Wednesday, September 10, 2014


Melissa's tip of the week is designed to help you and your family live happier, healthier lives.
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It's a word that infers adhering to rules-so the distance between your dreams and reality is that adherence to rules or a set of guidelines.

It's important to look at this aspect of exercise and diet.  I think discipline is actually just like a muscle:  your ability to adhere increases and strengthens as you challenge yourself.  It's really easy to give up, stop trying, let go, and ultimately fail.  To pick a set of guidelines you are going to stick with is harder, to be sure--but well worth the effort.  And it gets easier as you have successes.

Let's say you have trouble with late night snacking.  The first time you cut yourself off, or limit yourself to one item (instead of three or four, or eating until you are too full) is the hardest.  But once you have done it once, you realize nothing happened but that you were strong and successful.  You didn't die, you didn't starve, you were ok.  But you can build on that success to flex your discipline for the next night, and the following.

I like to build, little by little, adding new healthy patterns and getting rid of old ones.  I'm not a purist--if you try to do it all at once you are bound to fail.  But if you take on one challenge at a time, and use your discipline, you can add success after success until you reach your dreams of a healthier body, mind, and spirit.



Viparita Karani (legs up the wall pose) is a great restorative pose which provides the following benefits:
  • Relieves tired or cramped legs and feet
  • Gently stretches the back legs, front torso, and the back of the neck
  • Relieves mild backache
  • Calms the mind
The bolster or blanket can be used to help support the back, if desired.  You stay in this pose for 5-15 minutes for optimal relaxation and benefits.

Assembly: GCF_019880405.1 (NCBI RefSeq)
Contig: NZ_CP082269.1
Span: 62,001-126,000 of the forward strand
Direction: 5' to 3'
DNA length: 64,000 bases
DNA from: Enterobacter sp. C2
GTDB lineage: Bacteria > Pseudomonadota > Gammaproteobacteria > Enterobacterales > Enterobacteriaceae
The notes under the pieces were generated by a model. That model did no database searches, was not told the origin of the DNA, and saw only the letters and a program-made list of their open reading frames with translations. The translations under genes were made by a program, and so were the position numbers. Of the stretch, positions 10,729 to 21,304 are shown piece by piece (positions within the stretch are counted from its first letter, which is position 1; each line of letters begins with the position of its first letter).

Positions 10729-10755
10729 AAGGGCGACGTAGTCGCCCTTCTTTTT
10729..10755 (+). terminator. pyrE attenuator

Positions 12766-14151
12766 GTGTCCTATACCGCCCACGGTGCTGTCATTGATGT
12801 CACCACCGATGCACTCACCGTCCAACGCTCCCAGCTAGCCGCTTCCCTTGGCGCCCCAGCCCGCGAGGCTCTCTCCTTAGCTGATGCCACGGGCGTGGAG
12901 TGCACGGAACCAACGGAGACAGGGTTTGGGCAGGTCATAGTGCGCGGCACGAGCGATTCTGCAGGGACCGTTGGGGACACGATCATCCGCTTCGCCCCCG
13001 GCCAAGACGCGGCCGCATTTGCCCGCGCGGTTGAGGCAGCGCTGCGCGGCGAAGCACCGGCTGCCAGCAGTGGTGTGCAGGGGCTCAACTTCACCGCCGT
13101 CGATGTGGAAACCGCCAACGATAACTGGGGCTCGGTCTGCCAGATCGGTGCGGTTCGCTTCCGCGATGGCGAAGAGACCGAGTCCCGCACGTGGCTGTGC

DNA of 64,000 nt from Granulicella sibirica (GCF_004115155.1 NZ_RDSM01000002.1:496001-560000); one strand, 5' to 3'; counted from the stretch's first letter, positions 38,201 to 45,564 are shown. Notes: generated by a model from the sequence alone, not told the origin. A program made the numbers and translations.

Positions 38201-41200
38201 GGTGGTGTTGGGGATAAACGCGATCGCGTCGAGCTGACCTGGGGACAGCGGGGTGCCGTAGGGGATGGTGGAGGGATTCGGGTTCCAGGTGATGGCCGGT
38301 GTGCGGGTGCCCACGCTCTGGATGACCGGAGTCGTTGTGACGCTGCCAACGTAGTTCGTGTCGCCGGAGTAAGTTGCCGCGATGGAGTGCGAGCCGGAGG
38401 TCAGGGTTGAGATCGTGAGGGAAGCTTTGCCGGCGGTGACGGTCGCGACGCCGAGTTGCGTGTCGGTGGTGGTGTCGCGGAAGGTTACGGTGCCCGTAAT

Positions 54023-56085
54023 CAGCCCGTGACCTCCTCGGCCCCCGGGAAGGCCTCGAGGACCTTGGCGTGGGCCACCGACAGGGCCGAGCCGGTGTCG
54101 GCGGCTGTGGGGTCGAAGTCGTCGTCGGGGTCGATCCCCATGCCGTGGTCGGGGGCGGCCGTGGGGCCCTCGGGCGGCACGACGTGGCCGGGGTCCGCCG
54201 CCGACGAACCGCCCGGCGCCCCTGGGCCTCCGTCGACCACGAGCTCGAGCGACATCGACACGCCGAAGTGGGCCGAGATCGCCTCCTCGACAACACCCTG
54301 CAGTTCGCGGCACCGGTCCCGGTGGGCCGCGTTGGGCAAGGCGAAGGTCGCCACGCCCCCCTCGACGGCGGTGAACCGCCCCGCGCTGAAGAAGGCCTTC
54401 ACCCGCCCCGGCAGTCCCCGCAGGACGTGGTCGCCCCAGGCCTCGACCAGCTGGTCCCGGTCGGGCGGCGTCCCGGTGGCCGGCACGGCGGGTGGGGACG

Back strengthening is crucial to your continued good health.  That's why this week, I've chosen this exercise from Pilates.  Swimmers are a great way to strengthen the entire back of your body.  Lying on your front, lift the arms and legs, even getting the chest up off the floor.  Then alternate right arm and left leg, with left arm and right leg.  I like to do a set slowly, and then speed up my pace for the next set.  12 per set, 4 sets (two slow and two faster).

 Pesto Di Basilico:
2 cupsLoosely Packed Basil Leaves, washed and dried thoroughly
2 TbspPine Nuts
2 TbspFreshly Grated Parmesan
3or 4 Large Cloves of Garlic
¼ cupExtra-virgin Olive Oil
 Salt & Freshly Ground Black Pepper, to taste
3 TbspExtra Virgin Olive Oil
2Large Yellow Onions, finely diced
5 cupsTomatoes, peeled, diced and seeded
2 cupsChicken Stock
1½ cupsHeavy Whipping Cream
1 cupPesto Di Basilico (recipe Precedes) or Commercial Pesto
 Coarse Kosher Salt & Freshly Ground Black Pepper

Pesto di Basilico:
In the bowl of a food processor, combine the basil, pine nuts, Parmesan cheese, garlic, and puree. While the motor is running, drizzle in the oil until incorporated. Season with salt and ground black pepper to taste
1. Heat oil in a medium sized, heavy bottomed soup pot over low heat. Add the diced onions and sauté until softened and translucent (do not brown).
2. Add the tomatoes and allow to simmer. When the tomatoes are at a simmer, add the chicken stock.
3. Continue simmering for about 15 minutes giving the flavours time to combine.
4. Add the whipping cream and pesto. Remove from the stove and carefully pour the soup into the container of a blender or food processor and process to the consistency you desire (we enjoy the soup slightly chunky)*.
5. Pour the soup back into the pot and return to a simmer over low heat. Taste and adjust seasoning with salt and black pepper.


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